I hope you understand what I getting at with this functionality. I believe this functionality would provide an improved user experience for last scale and data heavy applications and multi-user environment.

I appreciate that dynamically changing data may not for every application but as a system that would be displayed as a dynamic dashboard it would be invaluable. The only issue I am not familiar threading in Javascript and different browser implementations.

If background load could be implemented it would provide for a better UI experience as it would improve the time to user display and facilitate the live update functionality.

Any help I can provide please ask as I have a large amount of experience of scheduling application in the health industry in the UK and US.

Regards

Andrew

Comment posted by Dan Letecky
12 years ago.
Andrew, Thanks for an exhaustive description.

What I've considered is the following behavior:
  • Both vertical and horizontal scrollbars are enabled.
  • Only the current viewport is loaded from the server (this includes the background cells - they can't be always calculated on the client before BeforeCellRender has to be taken into account - and the events).
  • When you scroll in any direction, it starts loading the data from the server. Advance background loading is a nice idea but it would come in the next step.
  • The resources list is loaded in advance (in order to determine the scroll range).
This will have many advantages:
  • It will allow to show many more resources (the missing vertical scrollbar is a big limitation now).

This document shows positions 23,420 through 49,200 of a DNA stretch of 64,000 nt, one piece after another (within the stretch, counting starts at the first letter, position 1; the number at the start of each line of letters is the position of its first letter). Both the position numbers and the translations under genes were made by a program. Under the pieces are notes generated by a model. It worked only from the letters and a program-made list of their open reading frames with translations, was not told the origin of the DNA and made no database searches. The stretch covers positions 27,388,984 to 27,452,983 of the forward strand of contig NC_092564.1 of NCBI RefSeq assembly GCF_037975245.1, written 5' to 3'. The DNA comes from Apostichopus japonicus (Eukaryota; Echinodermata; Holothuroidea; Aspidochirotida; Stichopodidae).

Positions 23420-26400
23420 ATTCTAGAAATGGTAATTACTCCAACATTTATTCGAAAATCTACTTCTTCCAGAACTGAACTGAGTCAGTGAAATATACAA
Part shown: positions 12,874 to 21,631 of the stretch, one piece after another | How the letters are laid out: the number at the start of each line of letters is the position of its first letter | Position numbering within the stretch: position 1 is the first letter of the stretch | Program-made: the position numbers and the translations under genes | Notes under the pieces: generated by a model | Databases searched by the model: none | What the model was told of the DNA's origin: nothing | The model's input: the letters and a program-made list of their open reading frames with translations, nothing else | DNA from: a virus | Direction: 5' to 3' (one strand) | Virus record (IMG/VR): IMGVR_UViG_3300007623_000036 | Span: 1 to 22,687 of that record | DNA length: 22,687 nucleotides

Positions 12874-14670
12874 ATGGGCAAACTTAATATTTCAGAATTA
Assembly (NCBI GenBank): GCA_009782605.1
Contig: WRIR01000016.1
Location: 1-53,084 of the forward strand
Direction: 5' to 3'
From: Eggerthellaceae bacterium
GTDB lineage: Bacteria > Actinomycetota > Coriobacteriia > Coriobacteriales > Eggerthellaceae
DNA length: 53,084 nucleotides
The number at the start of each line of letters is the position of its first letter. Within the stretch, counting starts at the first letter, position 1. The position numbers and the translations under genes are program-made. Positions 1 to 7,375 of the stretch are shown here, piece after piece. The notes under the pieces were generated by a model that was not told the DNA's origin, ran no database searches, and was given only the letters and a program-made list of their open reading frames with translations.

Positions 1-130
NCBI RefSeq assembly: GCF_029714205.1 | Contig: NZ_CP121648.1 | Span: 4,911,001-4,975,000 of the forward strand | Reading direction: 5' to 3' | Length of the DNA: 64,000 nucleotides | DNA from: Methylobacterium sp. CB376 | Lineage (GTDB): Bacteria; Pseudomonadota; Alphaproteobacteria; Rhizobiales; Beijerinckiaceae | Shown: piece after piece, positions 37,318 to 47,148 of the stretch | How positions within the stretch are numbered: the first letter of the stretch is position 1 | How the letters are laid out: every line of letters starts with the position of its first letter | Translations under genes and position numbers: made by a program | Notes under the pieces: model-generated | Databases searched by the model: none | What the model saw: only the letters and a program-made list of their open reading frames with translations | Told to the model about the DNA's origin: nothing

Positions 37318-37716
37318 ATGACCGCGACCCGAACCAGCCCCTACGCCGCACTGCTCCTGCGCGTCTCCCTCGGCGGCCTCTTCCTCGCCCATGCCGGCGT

• It will allow to show almost unlimited time range (it really doesn't matter how many events you have since you are only loading a fraction of the total number).
There is only one big issue at the moment and that's the dynamic row height. The current behavior is that the row height is calculated as EventHeight * MaximumConcurrentEventNumberForThisRow.
  • When you load only a part of the row you won't know the right maximum.
  • When you realize that the row height needs to be increased it will need to stretch the row height. This will might be disturbing (especially when it happen while scrolling).
  • One of the solutions would be loading all row at once. This would work but it wouldn't help much for long time range scenarios.
  • I would also like to cache the events and background for the already visited coordinates. This would be also difficult for a row that changes its height during scrolling.
It will require some testing on what's the best performing solution. The scalability has a higher priority than scrolling speed so I will rather give up caching for some cases rather then loading the full row at once.
Comment posted by Anonymous
12 years ago.

Is the background load feasible and have you any thoughts on the concurrency issues?

Regards

Andrew

Comment posted by Dan Letecky
12 years ago.
Yes, I think it's feasible but I would rather add the basic functionality and then experiment with the background loading. The XMLHttpRequest calls are asynchronous so I expect no problems here. It will also have to use some timer to delay the initial loading for a fraction of a second (otherwise it could generate a lot of requests).

I see no big problem there, it's a matter of tuning to achieve the best performing solution.
Comment posted by Anonymous
12 years ago.
Cheers